Maternal-fetal interactions and birth order influence insulin variable number of tandem repeats allele class associations with head size at birth and childhood weight gain

Ken K Ong, Clive J Petry, Bryan J Barratt, Susan Ring, Heather J Cordell, Diane L Wingate, Marcus E Pembrey, John A Todd, David B Dunger, ALSPAC Study Team

Research output: Contribution to journalArticle (Academic Journal)peer-review

54 Citations (Scopus)

Abstract

Polymorphism of the insulin gene (INS) variable number of tandem repeats (VNTR; class I or class III alleles) locus has been associated with adult diseases and with birth size. Therefore, this variant is a potential contributory factor to the reported fetal origins of adult disease. In the population-based Avon Longitudinal Study of Pregnancy and Childhood birth cohort, we have confirmed in the present study the association between the INS VNTR III/III genotype and larger head circumference at birth (odds ratio [OR] 1.92, 95% CI 1.23-3.07; P = 0.004) and identified an association with higher cord blood IGF-II levels (P = 0.05 to 0.0001). The genotype association with head circumference was influenced by maternal parity (birth order): the III/III OR for larger head circumference was stronger in second and subsequent pregnancies (OR 5.0, 95% CI 2.2-11.5; P = 0.00003) than in first pregnancies (1.2, 0.6-2.2; P = 0.8; interaction with birth order, P = 0.02). During childhood, the III/III genotype remained associated with larger head circumference (P = 0.004) and was also associated with greater BMI (P = 0.03), waist circumference (P = 0.03), and higher fasting insulin levels in girls (P = 0.02). In addition, there were interactions between INS VNTR genotype and early postnatal weight gain in determining childhood BMI (P = 0.001 for interaction), weight (P = 0.005), and waist circumference (P = 0.0005), such that in the approximately 25% of children (n = 286) with rapid early postnatal weight gain, class III genotype-negative children among this group gained weight more rapidly. Our results indicate that complex prenatal and postnatal gene-maternal/fetal interactions influence size at birth and childhood risk factors for adult disease.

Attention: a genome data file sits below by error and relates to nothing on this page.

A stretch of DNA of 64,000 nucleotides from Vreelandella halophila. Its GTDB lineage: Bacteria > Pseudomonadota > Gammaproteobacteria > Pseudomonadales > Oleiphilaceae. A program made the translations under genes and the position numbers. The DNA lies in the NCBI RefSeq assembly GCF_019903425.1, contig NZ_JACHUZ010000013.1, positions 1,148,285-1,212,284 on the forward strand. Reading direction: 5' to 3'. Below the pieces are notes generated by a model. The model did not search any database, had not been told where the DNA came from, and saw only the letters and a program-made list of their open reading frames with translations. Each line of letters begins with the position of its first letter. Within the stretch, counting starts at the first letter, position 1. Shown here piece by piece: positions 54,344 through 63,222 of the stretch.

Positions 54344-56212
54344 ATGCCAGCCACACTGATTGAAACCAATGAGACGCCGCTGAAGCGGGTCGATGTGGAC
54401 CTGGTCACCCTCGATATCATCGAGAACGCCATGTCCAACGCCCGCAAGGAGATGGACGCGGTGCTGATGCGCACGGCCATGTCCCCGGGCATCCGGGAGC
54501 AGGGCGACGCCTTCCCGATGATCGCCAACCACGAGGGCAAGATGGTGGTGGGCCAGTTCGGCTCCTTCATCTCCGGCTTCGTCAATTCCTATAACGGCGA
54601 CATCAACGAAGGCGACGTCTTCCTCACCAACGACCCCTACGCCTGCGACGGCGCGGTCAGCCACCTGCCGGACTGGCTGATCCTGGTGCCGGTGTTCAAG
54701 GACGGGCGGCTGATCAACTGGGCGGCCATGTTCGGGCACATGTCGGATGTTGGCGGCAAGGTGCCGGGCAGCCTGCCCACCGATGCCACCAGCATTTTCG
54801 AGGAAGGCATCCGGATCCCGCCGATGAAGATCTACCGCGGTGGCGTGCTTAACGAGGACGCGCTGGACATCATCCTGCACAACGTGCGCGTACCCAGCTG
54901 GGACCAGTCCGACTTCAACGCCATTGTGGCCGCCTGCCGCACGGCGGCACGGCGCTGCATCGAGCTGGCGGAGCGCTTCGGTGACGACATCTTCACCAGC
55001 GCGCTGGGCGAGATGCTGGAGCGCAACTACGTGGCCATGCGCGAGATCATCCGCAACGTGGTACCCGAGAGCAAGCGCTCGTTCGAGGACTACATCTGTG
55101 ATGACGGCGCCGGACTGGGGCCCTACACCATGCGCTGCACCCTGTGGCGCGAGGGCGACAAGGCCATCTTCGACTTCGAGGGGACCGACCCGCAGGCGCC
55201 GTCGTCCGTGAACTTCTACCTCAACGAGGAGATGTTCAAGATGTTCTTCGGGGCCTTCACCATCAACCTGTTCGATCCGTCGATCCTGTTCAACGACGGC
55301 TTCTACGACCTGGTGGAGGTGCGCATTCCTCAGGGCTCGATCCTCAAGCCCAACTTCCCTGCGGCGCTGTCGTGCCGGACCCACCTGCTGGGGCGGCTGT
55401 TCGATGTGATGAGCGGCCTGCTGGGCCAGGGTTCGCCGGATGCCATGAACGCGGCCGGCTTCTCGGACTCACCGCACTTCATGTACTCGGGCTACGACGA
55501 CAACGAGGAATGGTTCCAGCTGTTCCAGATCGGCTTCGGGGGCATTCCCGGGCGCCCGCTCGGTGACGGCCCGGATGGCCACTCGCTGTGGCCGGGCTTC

Original languageEnglish
Pages (from-to)1128-33
Number of pages6
JournalDiabetes
Volume53
Issue number4
Publication statusPublished - Apr 2004

Keywords

  • Birth Order
  • Body Constitution
  • Body Mass Index
  • Cohort Studies
  • Female
  • Fetal Blood
  • Fetus
  • Genotype
  • Head
  • Humans
  • Infant, Newborn
  • Insulin-Like Growth Factor II
  • Minisatellite Repeats
  • Parity
  • Pregnancy
  • Weight Gain

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